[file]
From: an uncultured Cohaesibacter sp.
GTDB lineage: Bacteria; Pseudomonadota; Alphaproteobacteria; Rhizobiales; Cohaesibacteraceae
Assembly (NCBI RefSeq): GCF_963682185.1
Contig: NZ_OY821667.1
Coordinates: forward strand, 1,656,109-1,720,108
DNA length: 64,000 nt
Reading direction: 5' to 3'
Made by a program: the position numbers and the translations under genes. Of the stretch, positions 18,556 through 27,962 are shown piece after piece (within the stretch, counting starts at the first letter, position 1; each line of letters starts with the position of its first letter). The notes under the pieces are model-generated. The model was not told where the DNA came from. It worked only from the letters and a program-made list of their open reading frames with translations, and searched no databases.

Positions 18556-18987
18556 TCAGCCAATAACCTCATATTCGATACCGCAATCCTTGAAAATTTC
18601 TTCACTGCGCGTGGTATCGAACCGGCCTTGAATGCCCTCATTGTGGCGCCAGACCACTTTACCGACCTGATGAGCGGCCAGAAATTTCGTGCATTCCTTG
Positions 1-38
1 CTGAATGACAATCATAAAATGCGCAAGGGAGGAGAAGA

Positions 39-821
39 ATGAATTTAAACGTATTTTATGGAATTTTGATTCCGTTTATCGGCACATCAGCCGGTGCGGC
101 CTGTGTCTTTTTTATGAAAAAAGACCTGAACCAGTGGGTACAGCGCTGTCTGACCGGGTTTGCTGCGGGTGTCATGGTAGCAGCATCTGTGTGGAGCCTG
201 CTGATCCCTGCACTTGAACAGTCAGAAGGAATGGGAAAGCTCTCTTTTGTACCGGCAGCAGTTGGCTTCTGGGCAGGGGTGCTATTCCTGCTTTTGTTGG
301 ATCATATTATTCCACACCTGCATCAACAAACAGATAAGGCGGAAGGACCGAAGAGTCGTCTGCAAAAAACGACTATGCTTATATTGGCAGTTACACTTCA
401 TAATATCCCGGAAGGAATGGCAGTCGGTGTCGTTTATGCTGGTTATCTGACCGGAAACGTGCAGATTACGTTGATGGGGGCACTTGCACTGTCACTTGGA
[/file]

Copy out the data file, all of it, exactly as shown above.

From: an uncultured Cohaesibacter sp.
GTDB lineage: Bacteria; Pseudomonadota; Alphaproteobacteria; Rhizobiales; Cohaesibacteraceae
Assembly (NCBI RefSeq): GCF_963682185.1
Contig: NZ_OY821667.1
Coordinates: forward strand, 1,656,109-1,720,108
DNA length: 64,000 nt
Reading direction: 5' to 3'
Made by a program: the position numbers and the translations under genes. Of the stretch, positions 18,556 through 27,962 are shown piece after piece (within the stretch, counting starts at the first letter, position 1; each line of letters starts with the position of its first letter). The notes under the pieces are model-generated. The model was not told where the DNA came from. It worked only from the letters and a program-made list of their open reading frames with translations, and searched no databases.

Positions 18556-18987
18556 TCAGCCAATAACCTCATATTCGATACCGCAATCCTTGAAAATTTC
18601 TTCACTGCGCGTGGTATCGAACCGGCCTTGAATGCCCTCATTGTGGCGCCAGACCACTTTACCGACCTGATGAGCGGCCAGAAATTTCGTGCATTCCTTG
Positions 1-38
1 CTGAATGACAATCATAAAATGCGCAAGGGAGGAGAAGA

Positions 39-821
39 ATGAATTTAAACGTATTTTATGGAATTTTGATTCCGTTTATCGGCACATCAGCCGGTGCGGC
101 CTGTGTCTTTTTTATGAAAAAAGACCTGAACCAGTGGGTACAGCGCTGTCTGACCGGGTTTGCTGCGGGTGTCATGGTAGCAGCATCTGTGTGGAGCCTG
201 CTGATCCCTGCACTTGAACAGTCAGAAGGAATGGGAAAGCTCTCTTTTGTACCGGCAGCAGTTGGCTTCTGGGCAGGGGTGCTATTCCTGCTTTTGTTGG
301 ATCATATTATTCCACACCTGCATCAACAAACAGATAAGGCGGAAGGACCGAAGAGTCGTCTGCAAAAAACGACTATGCTTATATTGGCAGTTACACTTCA
401 TAATATCCCGGAAGGAATGGCAGTCGGTGTCGTTTATGCTGGTTATCTGACCGGAAACGTGCAGATTACGTTGATGGGGGCACTTGCACTGTCACTTGGA